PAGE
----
Your Web content is your portal to your customers. It’s how you will build interest in your business, tell them about yourself, and put them on the right path for whatever your end goal is. So when you’re writing it, what should you be keeping in mind? How do you make sure your Web content accomplishes everything that you need it to?
Here are four things to consider when writing Web content. Just a little something to get you started.
The main goal of your content is to attract your customers. That’s whose attention and interest you’re vying for. But just because you’re on the Web in front of a global audience doesn’t mean that EVERYONE has now become your customer. They haven’t. Your customers are only the people in your area who would benefit from the product you sell or the service that you provide. When you write your content, you want to be creating information that will specifically benefit them. In order to do that you.
- Who are your customers?
- Why are they on your site?
- What natural questions will they have?
- What are their needs
- What type of language will they understand?
- What will they respond to?
The more you can get your content to resemble your audience, the better you’ll reach them.
What is the goal of your Web site? Is it to build interest in a product that you’re selling? Is it to become the ultimate resource on lawn care so that when someone needs a landscaper, you’re the person they call? Is it to confuse people about the intricacies of search engine optimization so that they just give up and call you when they need help? However you’re defining the goal or conversion point of your site, you want to create content that will put people on that path. If you’re trying to become a resource then you’ll need to produce lots of beginner and tutorial-type content to help people learn about your subject area. If you’re trying to sell a service then you want to populate your Web site with loads of information about what you do and how you’re different from your competitors. Knowing the goal of the site will help you identify the direction of your content.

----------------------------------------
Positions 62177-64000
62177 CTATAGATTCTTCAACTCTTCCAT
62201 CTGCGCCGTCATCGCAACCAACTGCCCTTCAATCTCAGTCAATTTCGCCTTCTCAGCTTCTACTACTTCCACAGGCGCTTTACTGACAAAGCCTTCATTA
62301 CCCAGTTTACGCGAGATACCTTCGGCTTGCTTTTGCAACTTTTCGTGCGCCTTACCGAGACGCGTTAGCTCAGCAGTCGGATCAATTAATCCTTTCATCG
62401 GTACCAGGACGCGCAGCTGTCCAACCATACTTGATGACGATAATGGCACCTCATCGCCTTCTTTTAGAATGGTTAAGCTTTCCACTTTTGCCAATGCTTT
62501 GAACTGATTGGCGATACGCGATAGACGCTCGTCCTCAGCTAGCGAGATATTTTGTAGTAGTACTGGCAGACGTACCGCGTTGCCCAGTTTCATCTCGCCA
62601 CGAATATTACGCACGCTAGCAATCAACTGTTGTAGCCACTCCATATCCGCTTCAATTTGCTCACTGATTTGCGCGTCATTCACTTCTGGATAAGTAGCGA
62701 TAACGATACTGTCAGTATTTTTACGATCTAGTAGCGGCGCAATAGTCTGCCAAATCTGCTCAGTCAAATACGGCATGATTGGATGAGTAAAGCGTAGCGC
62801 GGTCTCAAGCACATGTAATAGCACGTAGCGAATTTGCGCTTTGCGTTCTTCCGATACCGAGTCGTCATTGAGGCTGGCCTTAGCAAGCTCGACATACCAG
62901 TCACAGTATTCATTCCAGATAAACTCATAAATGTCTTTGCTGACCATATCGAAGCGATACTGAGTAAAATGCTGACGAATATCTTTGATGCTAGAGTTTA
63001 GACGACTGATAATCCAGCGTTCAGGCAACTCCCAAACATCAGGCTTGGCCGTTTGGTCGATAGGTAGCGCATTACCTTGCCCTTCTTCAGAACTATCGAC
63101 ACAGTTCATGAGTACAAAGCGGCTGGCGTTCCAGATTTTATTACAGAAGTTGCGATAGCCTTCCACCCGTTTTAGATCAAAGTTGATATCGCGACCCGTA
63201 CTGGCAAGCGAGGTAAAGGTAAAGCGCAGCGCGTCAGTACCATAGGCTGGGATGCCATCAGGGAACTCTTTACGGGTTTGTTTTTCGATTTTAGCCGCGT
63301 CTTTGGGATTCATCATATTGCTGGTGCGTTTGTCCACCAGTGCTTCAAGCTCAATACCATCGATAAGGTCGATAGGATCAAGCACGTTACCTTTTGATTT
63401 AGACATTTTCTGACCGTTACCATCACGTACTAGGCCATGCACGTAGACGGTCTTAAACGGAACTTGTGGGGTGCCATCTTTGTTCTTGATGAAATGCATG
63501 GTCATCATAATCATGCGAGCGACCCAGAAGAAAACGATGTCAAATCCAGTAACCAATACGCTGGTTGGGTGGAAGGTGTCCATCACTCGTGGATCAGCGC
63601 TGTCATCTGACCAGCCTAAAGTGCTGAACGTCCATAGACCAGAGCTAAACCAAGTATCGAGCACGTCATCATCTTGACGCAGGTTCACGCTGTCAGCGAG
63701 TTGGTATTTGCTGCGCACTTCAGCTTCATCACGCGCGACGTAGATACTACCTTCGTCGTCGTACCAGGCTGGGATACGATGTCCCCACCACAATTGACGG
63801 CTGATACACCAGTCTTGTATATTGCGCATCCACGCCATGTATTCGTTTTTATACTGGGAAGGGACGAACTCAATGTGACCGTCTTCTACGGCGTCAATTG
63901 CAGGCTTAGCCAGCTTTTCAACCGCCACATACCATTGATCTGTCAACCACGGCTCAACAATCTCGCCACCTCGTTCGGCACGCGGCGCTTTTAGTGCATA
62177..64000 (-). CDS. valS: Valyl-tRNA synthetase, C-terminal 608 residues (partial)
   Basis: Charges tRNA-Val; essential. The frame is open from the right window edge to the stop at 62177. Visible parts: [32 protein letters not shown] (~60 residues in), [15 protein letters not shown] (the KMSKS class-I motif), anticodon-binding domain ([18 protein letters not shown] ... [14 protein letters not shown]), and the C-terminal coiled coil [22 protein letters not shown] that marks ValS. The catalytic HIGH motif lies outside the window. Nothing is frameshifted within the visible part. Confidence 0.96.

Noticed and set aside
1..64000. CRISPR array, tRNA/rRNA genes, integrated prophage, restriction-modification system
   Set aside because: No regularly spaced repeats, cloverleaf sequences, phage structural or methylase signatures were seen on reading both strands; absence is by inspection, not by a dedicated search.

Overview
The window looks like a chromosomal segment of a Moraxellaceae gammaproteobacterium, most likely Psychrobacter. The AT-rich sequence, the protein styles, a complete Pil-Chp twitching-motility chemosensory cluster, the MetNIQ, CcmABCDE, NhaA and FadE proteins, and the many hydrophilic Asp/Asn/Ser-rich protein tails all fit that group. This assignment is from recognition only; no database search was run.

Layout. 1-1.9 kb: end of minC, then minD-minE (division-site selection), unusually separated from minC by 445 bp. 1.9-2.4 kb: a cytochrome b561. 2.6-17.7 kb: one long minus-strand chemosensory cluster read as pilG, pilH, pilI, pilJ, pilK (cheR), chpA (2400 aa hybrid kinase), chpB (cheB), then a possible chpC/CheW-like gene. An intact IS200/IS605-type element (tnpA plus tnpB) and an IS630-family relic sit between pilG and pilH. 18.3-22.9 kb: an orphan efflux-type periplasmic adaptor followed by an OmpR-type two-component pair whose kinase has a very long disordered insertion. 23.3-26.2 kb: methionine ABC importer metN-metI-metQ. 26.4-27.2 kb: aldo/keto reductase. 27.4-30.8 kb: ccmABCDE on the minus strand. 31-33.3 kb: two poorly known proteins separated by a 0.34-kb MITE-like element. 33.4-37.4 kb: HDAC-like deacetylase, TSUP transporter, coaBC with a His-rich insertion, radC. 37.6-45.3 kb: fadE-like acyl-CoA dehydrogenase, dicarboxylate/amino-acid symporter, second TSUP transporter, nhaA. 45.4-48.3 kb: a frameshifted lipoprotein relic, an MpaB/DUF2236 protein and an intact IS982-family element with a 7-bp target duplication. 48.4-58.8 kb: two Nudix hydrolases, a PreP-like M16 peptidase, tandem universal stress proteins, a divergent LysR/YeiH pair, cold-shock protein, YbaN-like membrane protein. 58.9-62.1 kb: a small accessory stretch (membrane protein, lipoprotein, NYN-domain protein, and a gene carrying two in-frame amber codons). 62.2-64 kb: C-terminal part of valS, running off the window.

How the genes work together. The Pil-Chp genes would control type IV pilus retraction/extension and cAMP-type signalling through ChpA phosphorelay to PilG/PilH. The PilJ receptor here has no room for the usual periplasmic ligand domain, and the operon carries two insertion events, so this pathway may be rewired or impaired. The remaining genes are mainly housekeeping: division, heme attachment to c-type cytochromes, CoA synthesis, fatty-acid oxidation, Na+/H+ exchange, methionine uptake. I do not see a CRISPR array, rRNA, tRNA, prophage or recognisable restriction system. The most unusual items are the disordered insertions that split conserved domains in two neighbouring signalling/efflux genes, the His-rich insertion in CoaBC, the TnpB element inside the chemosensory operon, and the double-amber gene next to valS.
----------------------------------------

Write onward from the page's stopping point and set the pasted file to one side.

The Search Engines
You don’t want to write for the search engines, but you do want to keep them in mind, as most of your customers will use a search engine to find you. They’ll type in the keywords they’re interested in and will rely on Google to tell them who is relevant to their query. That means you want to make the most out of your keywords so that you’re coming up for relevant searches. The search engines will use your keywords to get an idea of what your site is about so that they can display it to users when relevant. For them to get the right picture, you have to be feeding them with lots of hints by using your keywords in smart ways.
Where should you use them?
- In your Title Tag
- Meta Description
- Internal Links
- Alt text
And anywhere else that makes sense on your site!
Many times small business owners “write” their Web content by copying and pasting the print brochures they’ve been handing out for years. On some level, this makes sense. After all, it’s content and you already have it! However, Web reading habits greatly different from print reading habits and this should be reflected in how you put together your site.
Some guidelines for writing Web copy:
- Use bullets or lists (keep lists between 7-10 items long)
- Use links
- Keep lots of white space
- Write in short paragraphs
- Use headers and subheaders
- Use bold and italics
- Write like you speak
Keeping your medium in mind will allow you to create content that “works” for your customer. It doesn’t matter how great or informative your content is if someone landing on your Web site can’t great through it.
Those are the four biggest considerations I keep in mind when writing site content. What works for you?